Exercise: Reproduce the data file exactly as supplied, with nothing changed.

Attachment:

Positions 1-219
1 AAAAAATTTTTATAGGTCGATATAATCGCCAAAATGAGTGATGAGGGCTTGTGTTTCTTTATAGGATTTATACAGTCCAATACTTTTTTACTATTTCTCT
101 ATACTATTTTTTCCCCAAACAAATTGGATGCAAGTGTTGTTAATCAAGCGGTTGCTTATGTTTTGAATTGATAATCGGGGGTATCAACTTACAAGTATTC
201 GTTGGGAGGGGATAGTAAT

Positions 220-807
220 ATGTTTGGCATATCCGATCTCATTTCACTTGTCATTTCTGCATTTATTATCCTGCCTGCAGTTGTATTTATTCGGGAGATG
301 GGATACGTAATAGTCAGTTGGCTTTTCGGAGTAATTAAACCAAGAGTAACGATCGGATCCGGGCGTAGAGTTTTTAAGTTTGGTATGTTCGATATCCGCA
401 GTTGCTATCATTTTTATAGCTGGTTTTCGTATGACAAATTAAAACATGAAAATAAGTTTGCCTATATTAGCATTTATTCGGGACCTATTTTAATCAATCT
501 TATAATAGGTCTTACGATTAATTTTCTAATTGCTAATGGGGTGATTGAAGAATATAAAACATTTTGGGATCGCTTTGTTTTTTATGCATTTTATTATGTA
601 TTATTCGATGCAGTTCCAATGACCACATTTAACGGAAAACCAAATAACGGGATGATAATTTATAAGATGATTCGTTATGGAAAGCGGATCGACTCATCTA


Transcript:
Positions 1-219
1 AAAAAATTTTTATAGGTCGATATAATCGCCAAAATGAGTGATGAGGGCTTGTGTTTCTTTATAGGATTTATACAGTCCAATACTTTTTTACTATTTCTCT
101 ATACTATTTTTTCCCCAAACAAATTGGATGCAAGTGTTGTTAATCAAGCGGTTGCTTATGTTTTGAATTGATAATCGGGGGTATCAACTTACAAGTATTC
201 GTTGGGAGGGGATAGTAAT

Positions 220-807
220 ATGTTTGGCATATCCGATCTCATTTCACTTGTCATTTCTGCATTTATTATCCTGCCTGCAGTTGTATTTATTCGGGAGATG
301 GGATACGTAATAGTCAGTTGGCTTTTCGGAGTAATTAAACCAAGAGTAACGATCGGATCCGGGCGTAGAGTTTTTAAGTTTGGTATGTTCGATATCCGCA
401 GTTGCTATCATTTTTATAGCTGGTTTTCGTATGACAAATTAAAACATGAAAATAAGTTTGCCTATATTAGCATTTATTCGGGACCTATTTTAATCAATCT
501 TATAATAGGTCTTACGATTAATTTTCTAATTGCTAATGGGGTGATTGAAGAATATAAAACATTTTGGGATCGCTTTGTTTTTTATGCATTTTATTATGTA
601 TTATTCGATGCAGTTCCAATGACCACATTTAACGGAAAACCAAATAACGGGATGATAATTTATAAGATGATTCGTTATGGAAAGCGGATCGACTCATCTA